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-   -   Down the Rabbit Hole with Eviation's Alice (https://ecomodder.com/forum/showthread.php/down-rabbit-hole-eviations-alice-37648.html)

freebeard 07-10-2019 11:53 PM

Down the Rabbit Hole with Eviation's Alice
 
Wowsers.

https://www.youtube.com/watch?v=W0DHhiwvatQ

Check out the skin radiators at https://youtu.be/W0DHhiwvatQ?t=104 and consider the architectural advantage of an ME-262 shark-like shape to the fuselage for headroom in a small cabin.

Props positioned to accelerate the three wake-producing areas, with [high frequency] torque vectoring because landing can be tricky. At https://youtu.be/W0DHhiwvatQ?t=145 the rendering shows two- and three-bladed props.

So what do you think? How will they look with advertising all over them?

Piotrsko 07-11-2019 11:02 AM

Somebody needs to call bill lear, they stole his plane.

I think I will be optimistic/ skeptical until type certified and produced.

freebeard 07-11-2019 12:58 PM

The Lear Jet had two turbojets on the fuselage and a T-tail. ....and a round fuselage. I'm more reminded of Scaled Composites.

Piotrsko 07-12-2019 11:37 AM

LEAR FAN. Two intakes on fuselage, I believe a pair PT-6 turbo shaft inside, "Y" tail. The black engineering prototype was across the street from my old job.

Maybe your right, does have that scaled composites look.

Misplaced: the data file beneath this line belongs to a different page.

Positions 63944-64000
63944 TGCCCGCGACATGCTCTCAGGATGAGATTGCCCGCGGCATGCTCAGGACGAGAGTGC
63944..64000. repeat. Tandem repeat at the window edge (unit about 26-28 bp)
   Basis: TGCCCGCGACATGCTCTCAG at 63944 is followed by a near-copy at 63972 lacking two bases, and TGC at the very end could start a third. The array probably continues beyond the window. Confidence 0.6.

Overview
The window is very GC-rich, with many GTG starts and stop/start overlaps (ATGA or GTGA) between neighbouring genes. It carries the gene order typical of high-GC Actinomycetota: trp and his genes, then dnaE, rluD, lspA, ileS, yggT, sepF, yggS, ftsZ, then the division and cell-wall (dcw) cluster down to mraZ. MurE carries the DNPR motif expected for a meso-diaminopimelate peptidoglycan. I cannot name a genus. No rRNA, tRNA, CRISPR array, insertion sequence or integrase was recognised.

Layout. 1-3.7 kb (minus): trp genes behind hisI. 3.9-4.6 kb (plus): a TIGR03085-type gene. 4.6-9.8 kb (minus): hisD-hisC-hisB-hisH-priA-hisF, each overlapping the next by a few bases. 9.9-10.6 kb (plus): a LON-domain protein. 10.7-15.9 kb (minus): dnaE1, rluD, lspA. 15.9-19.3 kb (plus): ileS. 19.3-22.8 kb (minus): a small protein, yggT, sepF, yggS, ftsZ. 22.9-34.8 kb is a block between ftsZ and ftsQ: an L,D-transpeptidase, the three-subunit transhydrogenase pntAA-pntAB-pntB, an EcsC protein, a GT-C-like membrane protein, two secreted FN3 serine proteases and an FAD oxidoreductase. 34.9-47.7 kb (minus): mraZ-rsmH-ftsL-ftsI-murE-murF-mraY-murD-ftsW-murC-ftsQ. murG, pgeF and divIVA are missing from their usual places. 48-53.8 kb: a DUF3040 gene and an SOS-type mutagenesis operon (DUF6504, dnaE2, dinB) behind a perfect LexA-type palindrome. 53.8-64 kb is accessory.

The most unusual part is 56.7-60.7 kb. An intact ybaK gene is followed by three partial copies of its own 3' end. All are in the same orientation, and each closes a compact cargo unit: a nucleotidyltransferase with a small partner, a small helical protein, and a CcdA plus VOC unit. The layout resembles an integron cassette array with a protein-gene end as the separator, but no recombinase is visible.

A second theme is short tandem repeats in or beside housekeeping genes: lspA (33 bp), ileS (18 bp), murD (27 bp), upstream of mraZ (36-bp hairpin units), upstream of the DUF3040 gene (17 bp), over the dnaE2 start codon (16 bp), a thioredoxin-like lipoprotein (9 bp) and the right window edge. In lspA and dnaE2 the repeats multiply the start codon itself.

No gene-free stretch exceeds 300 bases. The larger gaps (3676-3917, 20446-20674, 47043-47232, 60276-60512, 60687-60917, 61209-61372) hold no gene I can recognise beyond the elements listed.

NeilBlanchard 07-15-2019 10:53 AM

Pretty amazing plane!

samwichse 07-15-2019 11:41 AM

https://upload.wikimedia.org/wikiped...5953232%29.jpg

I mean, kind of? But also not really?

SC definitely does the non-tubular fuselage thing a lot though... nothing like this either, really.

https://www.armytimes.com/resizer/qx...XNI4APDZRQ.jpg

freebeard 07-15-2019 03:34 PM

https://en.wikipedia.org/wiki/Learjet#Timeline

I looked at the link I provided, there was a major redesign a one point. Isn't there some disadvantage to the V-tail? Maybe compared to Y- or T-tail?

There's airframe and there's power plant. Those skin radiators need a lot of wetted area.

NeilBlanchard 07-15-2019 10:36 PM

A V tail has less drag than a conventional tail, because there are fewer intersecting surfaces. A T tail is slightly lower drag, I think, because the intersections are farther apart? But the structural simplicity of the V tail gives it a bit of a weight advantage, maybe?

I am surprised a bit by the slim wings, and slender wing section.

The wing tip motor pods would seem to alleviate the vortex drag, I think?

samwichse 07-15-2019 10:47 PM

Quote:

Originally Posted by NeilBlanchard (Post 602106)
I am surprised a bit by the slim wings, and slender wing section.

I wouldn't be. If you're looking for maximum efficiency but not necessarily maximum speed.

https://www.soaringmuseum.org/images...dff71e856.jpeg

Or high altitude and maximizing dwell time on not much fuel.

https://www.extremetech.com/wp-conte...-in-flight.jpg

freebeard 07-15-2019 11:18 PM

https://duckduckgo.com/?q=aircraft+V-tail+disadvantage

Apparently less interference drag but more wetted area required. And more complicated control linkages.

It looks like all the air sees is high-efficiency airfoils and propellers sucking any detached airflow for lunch.


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